Source Booksellers owner Janet Webster Jones has weathered a lot of changes in the 32 years since she began selling books in her hometown of Detroit. In the past year and a half alone, Source has been transformed from a small business serving its Detroit community to an indie with a global customer base.

“A lot has changed, and it’s constantly changing,” Jones pointed out. “Like Margaret Mead said, there is nothing more common and more sure than change, and it’s always underway.”

In spring 2020, the pandemic forced Jones to lay off two employees, and she admitted to being “scared,” adding, “We were just struggling to figure out how we were going to keep going.” It’s a very different situation today. Those two furloughed employees are returning to work on October 1, and Jones intends to hire a third. Jones and her daughter and business partner, Alyson Jones Turner, have kept the store open and are overseeing an expansion of the business. Earlier this month, they had the wall separating Source from an adjacent vacant retail space demolished—a move that has almost doubled the size of the business’s footprint; the sales floor has expanded to 1,200 square feet, up from 800, and there is now a separate fulfillment area and an office.

The bookstore is renowned for its nonfiction offerings, with an emphasis on history, culture, health, spirituality, and the arts. It also has a commitment to spotlighting women authors, and a selection of remainders, along with a few used books. “We try to have a range of prices so that people aren’t afraid to come in,” Jones explained.

The larger retail area will allow Source to expand several current categories, including the children’s section, as well as adding new areas such as business, finance, technology, sports, and crafts.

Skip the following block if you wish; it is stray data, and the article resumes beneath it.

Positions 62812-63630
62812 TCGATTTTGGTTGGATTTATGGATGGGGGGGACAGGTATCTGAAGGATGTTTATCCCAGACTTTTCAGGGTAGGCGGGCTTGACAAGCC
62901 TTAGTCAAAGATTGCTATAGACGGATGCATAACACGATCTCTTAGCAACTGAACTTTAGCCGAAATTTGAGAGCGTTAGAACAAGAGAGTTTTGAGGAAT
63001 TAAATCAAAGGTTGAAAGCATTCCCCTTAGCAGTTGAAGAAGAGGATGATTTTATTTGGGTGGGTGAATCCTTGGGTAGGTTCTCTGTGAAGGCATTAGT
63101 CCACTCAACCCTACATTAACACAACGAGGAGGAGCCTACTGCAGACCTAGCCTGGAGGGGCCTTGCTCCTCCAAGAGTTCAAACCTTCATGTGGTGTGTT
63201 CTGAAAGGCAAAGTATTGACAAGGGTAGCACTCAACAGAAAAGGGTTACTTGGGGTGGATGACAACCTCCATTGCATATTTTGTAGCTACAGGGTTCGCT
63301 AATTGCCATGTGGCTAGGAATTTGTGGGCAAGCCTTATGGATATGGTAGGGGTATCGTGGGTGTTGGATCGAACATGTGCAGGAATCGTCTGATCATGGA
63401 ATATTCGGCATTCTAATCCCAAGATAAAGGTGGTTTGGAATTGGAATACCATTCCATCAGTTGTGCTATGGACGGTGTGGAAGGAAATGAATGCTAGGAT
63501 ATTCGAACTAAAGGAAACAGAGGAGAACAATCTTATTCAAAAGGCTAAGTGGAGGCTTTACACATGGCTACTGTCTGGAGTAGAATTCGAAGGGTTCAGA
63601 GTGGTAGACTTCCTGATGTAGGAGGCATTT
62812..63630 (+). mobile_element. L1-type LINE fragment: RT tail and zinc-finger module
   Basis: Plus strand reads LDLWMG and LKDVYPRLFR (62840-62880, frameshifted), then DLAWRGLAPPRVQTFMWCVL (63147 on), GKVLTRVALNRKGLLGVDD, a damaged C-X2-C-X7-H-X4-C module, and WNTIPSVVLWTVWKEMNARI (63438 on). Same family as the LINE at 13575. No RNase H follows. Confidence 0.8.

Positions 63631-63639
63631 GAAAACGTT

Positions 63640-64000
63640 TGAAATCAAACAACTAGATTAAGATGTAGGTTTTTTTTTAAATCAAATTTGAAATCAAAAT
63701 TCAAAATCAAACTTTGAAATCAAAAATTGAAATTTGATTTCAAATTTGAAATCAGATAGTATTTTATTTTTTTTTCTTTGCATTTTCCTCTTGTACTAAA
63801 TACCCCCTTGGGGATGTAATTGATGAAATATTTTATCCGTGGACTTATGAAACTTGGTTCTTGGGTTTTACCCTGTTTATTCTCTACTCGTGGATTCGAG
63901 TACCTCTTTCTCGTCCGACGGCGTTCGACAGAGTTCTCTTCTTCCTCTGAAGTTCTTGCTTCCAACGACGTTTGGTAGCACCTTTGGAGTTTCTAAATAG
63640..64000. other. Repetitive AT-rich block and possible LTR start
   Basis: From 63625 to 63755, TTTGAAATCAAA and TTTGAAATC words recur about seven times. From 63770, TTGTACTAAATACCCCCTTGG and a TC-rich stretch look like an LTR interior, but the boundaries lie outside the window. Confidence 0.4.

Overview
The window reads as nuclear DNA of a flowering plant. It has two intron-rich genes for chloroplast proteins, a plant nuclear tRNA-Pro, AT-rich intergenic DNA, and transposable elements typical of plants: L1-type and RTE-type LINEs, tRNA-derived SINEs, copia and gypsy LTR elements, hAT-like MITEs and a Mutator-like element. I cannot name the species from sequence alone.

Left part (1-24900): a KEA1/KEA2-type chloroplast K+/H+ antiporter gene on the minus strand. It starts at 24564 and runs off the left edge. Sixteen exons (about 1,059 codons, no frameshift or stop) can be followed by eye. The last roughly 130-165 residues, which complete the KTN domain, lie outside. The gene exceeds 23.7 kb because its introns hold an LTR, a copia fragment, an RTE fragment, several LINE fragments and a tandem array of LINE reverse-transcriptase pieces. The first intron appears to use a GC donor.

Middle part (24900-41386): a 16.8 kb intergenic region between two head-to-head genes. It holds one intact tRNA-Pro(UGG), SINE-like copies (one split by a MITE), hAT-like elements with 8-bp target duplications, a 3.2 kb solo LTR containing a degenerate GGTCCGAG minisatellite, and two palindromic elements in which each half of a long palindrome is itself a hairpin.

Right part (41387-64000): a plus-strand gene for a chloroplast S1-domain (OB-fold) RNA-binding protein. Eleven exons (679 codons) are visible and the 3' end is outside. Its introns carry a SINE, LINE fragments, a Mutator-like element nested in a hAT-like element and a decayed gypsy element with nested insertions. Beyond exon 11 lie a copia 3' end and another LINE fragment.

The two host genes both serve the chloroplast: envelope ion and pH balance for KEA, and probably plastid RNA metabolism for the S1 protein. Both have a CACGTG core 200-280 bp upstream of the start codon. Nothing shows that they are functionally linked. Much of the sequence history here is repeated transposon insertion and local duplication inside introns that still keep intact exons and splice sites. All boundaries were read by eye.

While traditionally Source has drawn customers from all over the city, the store has greatly increased its online traffic. Books now ship to customers all over the U.S. and around the world—the result, Jones said, of “all the social, political, and cultural” events that have taken place since the murder of George Floyd last year. She added that last year, Source helped to fill orders generated from a five-day virtual conversation series featuring Ibram X. Kendi speaking with other BIPOC authors. “We were assigned to the second day,” Jones noted. “We sold 3,000 books. I guess the pandemic taught us how to do something.”

She attributed the store’s adaptability to its origins: in 1989, Jones, who at the time was an educator in the Detroit Public Schools system, began selling books about African and African American history at church bazaars, fairs, and other community events. “They call it pop-ups now,” she said. “We didn’t call it a pop-up back then: we just went where we knew the people would be. There would be people selling jewelry, oils, clothing. I turned out to be the book lady. I registered my company name. I had someone do my taxes. I did everything I could to be a business person, but I didn’t know anything about the ABA. Then I learned about BookExpo, and I said, ‘I’m going to New York, I’m going to go see this.’ I like to get to the root of things.”

After retiring from DPS in 2002, Jones and three other African American women entrepreneurs formed the Spiral Collective and sold their various products for more than 10 years in a shared space across the street from the Source’s current location. Source became a stand-alone business in 2013. It has always focused on nonfiction because, Jones said, “that’s what I like to read. What I’ve tried to do is to have books that are representative of all of the nationalities that have trod through Detroit.”

In addition to nonfiction, Source carries a selection of poetry, science fiction, and astrology titles, as well as graphic novels.

Jones cited the reputation Source has earned for service and accommodating customers as an important reason for its longevity. And it’s still experimenting. “One of my ladies is going to handle a book fair up the street, at a senior center,” she said. “Nothing ever goes away; it just changes form.”